For Loop not clear for condition i < myArr.length

Tell us what’s happening:
Describe your issue in detail here.
I am confused and don´t know why the sum is 20. I thought the code added LESS than the array length…In this array I expected only const myArr = [2, 3, 4, 5, 6]; I expected only the sum to be 2+3+4+5=14 not adding everything because in the for lood there is this condition i < myArr.length

``````  **Your code so far**
``````
``````
// Setup
const myArr = [2, 3, 4, 5, 6];

// Only change code below this line
var total = 0;
for(var i = 0;i < myArr.length; i++){
total += myArr[i];
}
``````
``````  **Your browser information:**
``````

User Agent is: `Mozilla/5.0 (Windows NT 10.0; Win64; x64) AppleWebKit/537.36 (KHTML, like Gecko) Chrome/96.0.4664.110 Safari/537.36`

Challenge: Iterate Through an Array with a For Loop

Remember that arrays are zero indexed. That means that the index of the last element is 1 less than the length.

1 Like

Try this:

``````for(var i = 0;i < myArr.length; i++){
console.log(i, myArr[i]);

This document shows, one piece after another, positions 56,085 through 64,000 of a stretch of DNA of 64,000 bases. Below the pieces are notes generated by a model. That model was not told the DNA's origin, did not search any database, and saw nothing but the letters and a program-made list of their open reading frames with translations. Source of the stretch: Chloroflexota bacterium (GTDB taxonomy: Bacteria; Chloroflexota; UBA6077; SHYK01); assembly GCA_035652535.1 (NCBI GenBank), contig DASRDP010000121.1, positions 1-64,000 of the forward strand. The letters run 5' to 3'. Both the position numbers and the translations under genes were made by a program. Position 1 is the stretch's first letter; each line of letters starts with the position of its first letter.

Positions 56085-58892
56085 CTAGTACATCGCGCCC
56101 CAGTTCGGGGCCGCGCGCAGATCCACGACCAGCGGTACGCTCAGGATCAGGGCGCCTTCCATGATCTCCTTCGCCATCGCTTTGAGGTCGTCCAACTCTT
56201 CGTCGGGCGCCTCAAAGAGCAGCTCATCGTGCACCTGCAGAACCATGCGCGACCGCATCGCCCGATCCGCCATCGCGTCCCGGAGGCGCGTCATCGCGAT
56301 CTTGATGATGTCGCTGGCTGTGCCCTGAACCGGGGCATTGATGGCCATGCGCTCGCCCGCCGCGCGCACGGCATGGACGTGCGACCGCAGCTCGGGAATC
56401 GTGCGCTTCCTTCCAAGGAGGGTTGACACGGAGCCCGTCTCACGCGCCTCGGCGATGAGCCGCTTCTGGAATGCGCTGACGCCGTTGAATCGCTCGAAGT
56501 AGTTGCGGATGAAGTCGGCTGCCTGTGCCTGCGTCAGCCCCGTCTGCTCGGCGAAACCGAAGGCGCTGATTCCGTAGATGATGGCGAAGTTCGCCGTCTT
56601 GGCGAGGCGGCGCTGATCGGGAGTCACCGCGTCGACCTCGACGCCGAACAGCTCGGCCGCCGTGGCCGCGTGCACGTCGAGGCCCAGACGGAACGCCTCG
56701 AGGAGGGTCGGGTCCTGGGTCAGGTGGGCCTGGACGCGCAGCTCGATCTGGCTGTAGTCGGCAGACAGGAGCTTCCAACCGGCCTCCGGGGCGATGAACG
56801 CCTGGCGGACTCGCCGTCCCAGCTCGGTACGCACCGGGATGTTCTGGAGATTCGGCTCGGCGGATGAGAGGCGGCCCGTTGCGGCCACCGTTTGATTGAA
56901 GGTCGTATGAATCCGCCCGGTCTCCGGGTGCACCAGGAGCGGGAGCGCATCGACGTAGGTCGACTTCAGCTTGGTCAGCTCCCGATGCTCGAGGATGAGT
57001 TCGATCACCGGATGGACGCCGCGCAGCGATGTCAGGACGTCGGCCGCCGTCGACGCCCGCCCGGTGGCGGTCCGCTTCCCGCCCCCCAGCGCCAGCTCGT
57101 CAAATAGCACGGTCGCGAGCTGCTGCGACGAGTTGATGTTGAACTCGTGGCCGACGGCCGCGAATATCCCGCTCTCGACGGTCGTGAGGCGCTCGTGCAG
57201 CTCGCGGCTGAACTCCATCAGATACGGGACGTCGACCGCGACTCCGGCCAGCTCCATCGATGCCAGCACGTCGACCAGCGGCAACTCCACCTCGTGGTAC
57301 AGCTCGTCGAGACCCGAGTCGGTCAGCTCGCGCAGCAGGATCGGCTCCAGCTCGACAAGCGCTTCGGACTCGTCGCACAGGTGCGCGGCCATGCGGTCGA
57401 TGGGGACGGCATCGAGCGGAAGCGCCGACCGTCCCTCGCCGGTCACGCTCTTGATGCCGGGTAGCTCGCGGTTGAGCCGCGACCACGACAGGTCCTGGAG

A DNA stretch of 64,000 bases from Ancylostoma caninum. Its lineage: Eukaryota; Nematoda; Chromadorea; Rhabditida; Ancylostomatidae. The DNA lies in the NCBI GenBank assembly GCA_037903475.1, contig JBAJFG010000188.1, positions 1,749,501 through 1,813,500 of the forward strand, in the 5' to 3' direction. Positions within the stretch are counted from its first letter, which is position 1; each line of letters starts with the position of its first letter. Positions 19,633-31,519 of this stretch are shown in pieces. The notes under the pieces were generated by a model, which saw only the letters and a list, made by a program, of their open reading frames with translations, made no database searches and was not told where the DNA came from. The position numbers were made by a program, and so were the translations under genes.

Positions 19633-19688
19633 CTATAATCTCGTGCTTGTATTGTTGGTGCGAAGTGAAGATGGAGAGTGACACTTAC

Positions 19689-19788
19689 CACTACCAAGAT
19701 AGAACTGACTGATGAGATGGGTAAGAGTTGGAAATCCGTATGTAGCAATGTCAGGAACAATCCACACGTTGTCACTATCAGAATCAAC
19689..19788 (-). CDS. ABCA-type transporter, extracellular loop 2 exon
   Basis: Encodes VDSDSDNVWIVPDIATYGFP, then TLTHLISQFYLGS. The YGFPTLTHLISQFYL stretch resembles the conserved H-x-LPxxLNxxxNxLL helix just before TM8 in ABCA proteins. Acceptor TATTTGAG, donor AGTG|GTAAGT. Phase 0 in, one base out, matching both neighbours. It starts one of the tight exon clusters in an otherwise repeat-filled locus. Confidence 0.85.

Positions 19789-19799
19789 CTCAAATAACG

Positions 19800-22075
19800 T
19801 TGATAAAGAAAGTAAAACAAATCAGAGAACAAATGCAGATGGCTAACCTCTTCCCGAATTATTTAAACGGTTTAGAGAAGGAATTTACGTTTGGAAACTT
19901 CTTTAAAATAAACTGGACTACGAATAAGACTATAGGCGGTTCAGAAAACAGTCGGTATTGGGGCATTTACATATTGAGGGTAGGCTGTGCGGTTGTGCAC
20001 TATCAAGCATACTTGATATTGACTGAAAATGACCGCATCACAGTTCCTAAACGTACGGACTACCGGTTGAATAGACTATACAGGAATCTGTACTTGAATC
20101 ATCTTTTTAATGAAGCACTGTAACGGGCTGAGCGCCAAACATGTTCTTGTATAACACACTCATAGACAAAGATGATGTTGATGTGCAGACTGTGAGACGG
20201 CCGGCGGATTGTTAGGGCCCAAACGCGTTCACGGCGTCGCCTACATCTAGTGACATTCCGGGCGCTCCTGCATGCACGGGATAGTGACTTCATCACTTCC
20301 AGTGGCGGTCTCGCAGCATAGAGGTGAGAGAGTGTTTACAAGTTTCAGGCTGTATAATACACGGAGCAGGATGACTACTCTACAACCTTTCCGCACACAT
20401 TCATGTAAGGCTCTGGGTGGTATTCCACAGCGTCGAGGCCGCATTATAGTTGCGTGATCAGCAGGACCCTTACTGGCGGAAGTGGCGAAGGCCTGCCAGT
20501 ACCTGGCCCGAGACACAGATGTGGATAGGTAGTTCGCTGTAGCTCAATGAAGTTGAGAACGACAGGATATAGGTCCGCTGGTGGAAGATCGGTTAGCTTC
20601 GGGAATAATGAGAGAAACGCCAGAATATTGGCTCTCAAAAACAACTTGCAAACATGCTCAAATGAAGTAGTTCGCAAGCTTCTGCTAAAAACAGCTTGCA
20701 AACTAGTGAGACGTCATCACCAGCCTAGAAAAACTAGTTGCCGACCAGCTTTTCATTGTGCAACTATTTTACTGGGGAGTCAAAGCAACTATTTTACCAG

total += myArr[i];
}
``````

Thanks for quick reply…Therefore for this array: [2, 3, 4, 5, 6] the length is 5 though with the indexing number 6 is at “position” or index 4, hence 2,3,4,5 AND 6 are added, right?

If I’m understanding you, yes. It’s one of the “odd” things about zero-indexing. If you have a 5 element array, the index of the last element is 4. You get used to it, but sometimes you still make mistakes. They fall into the category of OBO errors (off by one).

To anticipate your next question - Why zero index?

It is historical. In the olden days (gather around kids while grandpa tells a story) you dealt a lot with memory addresses. For an array, you stored the memory address of the first element and then added however many you needed to get to the next. If your element was 4 bytes, then the 17th element would be at `base address + (17 - 1) * 4`. That 17 is one indexed. If we think of things as zero indexed, we get a general formula of `base + index * size` - easier to deal with mentally. Another way to think about it is that the 1st element has an offset of zero.

It seems like a weird way to think, but you get used to it.

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